Embrace remote work and flex scheduling

Now is the time to consider flextime and telecommuting. Beyond COVID-19 workplace responsiveness, these perks demonstrate to employees that you value their work-life balance and are willing to accommodate their personal needs.

However, if you’re only emailing or chatting on Slack, messages may be lost in transmission. To maintain a face-to-face rapport, be sure to frequently connect via Zoom or other video services.

Develop a value-driven culture

Feeling connected to the organization’s goals helps employees feel part of something greater than their day-to-day work. One study revealed that employees who mesh with their company, colleagues, and manager demonstrated greater performance and were more likely to stick with their organization.

To hire and retain the right talent, be sure to clearly define your company culture. What are the common experiences, beliefs, and behaviors that create your organization’s environment?

Your human resources team plays an important role in communicating your company’s values and desired behavior. Beyond hiring and onboarding, HR needs to reinforce the company culture to current employees throughout their lifecycle.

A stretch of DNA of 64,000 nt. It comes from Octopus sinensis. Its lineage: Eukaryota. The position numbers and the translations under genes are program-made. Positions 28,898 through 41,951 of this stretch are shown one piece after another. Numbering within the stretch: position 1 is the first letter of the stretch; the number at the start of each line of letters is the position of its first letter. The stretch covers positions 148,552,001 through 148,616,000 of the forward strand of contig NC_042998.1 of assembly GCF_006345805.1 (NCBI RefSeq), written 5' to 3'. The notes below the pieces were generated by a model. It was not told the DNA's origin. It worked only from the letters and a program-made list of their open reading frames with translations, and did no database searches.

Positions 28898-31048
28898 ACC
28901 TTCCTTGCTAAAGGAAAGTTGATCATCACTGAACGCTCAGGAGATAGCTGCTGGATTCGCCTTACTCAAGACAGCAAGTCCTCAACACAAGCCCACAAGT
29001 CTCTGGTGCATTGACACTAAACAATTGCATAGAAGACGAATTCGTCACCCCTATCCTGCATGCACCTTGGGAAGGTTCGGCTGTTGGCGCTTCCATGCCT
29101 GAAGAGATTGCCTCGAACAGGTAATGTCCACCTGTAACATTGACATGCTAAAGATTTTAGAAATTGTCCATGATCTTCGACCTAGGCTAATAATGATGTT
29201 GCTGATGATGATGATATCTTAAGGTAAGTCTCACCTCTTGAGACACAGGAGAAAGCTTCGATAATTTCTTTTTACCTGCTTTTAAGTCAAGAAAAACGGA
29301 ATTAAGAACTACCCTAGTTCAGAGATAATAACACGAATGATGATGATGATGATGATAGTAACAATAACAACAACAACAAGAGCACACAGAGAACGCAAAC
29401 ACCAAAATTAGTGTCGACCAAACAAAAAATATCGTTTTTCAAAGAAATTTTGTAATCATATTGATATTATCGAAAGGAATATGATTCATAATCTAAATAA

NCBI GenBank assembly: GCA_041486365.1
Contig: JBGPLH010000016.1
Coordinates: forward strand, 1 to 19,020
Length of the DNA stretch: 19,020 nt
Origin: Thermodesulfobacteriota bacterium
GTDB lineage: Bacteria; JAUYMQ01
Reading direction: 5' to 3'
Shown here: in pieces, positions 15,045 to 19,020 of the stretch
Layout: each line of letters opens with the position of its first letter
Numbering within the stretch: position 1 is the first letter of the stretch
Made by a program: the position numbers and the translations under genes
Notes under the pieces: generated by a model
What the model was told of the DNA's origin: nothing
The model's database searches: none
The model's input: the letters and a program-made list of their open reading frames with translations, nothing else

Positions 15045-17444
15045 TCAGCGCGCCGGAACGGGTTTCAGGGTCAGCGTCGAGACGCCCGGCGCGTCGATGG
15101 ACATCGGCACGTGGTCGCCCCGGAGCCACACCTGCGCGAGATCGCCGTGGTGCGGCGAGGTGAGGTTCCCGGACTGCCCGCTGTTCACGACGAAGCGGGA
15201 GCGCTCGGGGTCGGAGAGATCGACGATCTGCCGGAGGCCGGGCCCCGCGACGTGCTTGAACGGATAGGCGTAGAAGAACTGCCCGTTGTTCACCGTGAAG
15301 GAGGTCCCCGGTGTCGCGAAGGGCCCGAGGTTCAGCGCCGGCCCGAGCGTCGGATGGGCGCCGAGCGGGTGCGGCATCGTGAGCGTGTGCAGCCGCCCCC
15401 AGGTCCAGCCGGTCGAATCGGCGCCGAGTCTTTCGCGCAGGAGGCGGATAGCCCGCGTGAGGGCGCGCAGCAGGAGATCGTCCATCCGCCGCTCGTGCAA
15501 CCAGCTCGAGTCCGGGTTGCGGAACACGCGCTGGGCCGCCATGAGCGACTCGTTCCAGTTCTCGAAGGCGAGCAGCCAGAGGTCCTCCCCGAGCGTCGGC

Weave your company values throughout your people processes — peer-to-peer recognition, learning and development, performance management — so that employees know what is driving the organization and themselves to succeed. Keep an eye on progress with tools like CultureIQ, below, which links company culture to business strategy.

Culture survey

Leverage performance reviews to propel employees

To hold onto your best talent, it’s essential to provide opportunities for advancement. High performers value career development, and when your best employees can progress with you, they’ll stay with you.

Managers need to encourage an ongoing, two-way dialogue — not only about deliverables but also about career aspirations. Ideally, employees should be empowered to share their goals so that when it aligns with the company’s needs, they’ll be the first to hear about the opportunities. Your HR team can implement technology like Eloomi, shown below, which auto-suggests plans and goals based on a real-time digital performance conversation.

performance management software

Invest in professional development

Providing opportunities for learning can keep employees motivated and poised for future growth opportunities. This is important — a lack of career development is a key driver of employee attrition.